• The private sector can support governments in scaling up investment, but bankable projects must be sequenced in a strategic investment pathway to ensure that investments are both bankable – and beneficial – to communities, the environment and the economy.  A strengthened enabling environment is a prerequisite to delivering benefits and financial returns over time. The prioritization of projects may be guided by several criteria:
    • projects that maximize net benefits over the long-term
    • projects that have the potential to be combined with others within the landscape, to aggregate benefits and capture opportunities for pooling capital to fund investments
    • projects that provide flexibility to adapt to future conditions, including nature-based solutions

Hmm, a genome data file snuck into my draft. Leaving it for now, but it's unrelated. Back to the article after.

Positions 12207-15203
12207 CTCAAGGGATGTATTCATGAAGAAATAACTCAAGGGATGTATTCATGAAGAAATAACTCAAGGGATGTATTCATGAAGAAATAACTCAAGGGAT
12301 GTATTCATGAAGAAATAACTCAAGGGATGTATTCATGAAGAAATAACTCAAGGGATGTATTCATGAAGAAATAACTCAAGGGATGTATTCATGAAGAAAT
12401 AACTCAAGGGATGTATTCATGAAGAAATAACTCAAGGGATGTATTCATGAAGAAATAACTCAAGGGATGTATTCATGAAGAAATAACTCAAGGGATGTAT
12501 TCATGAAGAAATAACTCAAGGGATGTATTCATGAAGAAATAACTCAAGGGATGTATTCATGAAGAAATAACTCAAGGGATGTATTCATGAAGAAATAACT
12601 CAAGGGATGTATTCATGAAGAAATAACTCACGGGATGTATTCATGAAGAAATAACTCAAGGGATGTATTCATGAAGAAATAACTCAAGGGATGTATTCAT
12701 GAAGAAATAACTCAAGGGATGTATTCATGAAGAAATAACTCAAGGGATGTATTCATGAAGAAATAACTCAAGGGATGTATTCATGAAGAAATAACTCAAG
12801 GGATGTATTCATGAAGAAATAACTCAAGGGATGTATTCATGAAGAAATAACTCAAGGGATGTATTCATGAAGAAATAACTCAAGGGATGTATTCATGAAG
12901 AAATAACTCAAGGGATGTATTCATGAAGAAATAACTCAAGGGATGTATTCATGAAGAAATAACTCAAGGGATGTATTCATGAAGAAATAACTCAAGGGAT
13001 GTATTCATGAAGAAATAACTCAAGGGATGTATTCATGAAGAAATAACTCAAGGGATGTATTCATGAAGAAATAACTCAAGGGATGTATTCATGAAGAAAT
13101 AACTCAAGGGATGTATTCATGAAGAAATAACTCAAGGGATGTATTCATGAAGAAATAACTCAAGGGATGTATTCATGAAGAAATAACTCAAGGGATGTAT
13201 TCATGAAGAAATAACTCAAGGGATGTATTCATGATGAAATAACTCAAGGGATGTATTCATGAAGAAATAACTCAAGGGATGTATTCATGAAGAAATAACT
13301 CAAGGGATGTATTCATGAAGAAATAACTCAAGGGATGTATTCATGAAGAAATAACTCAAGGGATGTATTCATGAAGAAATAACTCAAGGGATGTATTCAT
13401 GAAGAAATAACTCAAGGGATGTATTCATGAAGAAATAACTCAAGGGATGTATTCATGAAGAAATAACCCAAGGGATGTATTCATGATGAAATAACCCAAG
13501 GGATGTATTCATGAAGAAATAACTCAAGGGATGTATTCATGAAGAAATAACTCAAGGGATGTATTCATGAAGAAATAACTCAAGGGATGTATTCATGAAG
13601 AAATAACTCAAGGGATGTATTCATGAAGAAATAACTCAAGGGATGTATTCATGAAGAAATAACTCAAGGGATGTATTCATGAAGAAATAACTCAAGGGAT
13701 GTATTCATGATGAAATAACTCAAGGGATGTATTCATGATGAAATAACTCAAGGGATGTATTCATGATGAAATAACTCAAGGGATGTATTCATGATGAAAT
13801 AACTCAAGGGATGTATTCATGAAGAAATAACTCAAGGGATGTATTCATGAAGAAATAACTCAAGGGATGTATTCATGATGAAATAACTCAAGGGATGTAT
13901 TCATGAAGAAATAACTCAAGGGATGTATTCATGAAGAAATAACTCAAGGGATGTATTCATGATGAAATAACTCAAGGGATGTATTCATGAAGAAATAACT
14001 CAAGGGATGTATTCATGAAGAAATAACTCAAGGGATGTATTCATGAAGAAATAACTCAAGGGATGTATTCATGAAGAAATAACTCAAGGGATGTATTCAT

• Finally, these strategic investment pathways and associated efforts should be expressly linked and coordinated with Zambia’s 7th National Development Plan.

Ultimately, what’s clear is that in the water puzzle, all actors — public, private, NGO — have a piece to contribute and a role to play. This case study from the OECD provides a framework for the Zambian government, WWF and local corporates such as Zambian Breweries to fully appreciate water as a key enabler of inclusive economic growth. AB InBev and WWF are committed to building on the global momentum on water stewardship to create a world in which communities, businesses and nature can thrive together. The OECD continues work on strategic investment pathways as well as leading a dedicated platform for engagement on financing water through the Roundtable on Financing Water. We all have a collective opportunity to scale our impact and give longevity to the water projects we are investing in, but it starts with changing the way we think about—and act on—the value of water.

Further reading

OECD (2019) Making Blended Finance Work for Water and Sanitation: Unlocking Commercial Finance for SDG 6, OECD Publishing, Paris,

OECD Programme of work on financing water: www.oecd.org/water/roundtable-on-financing-water.htm

OECD work on water: www.oecd.org/water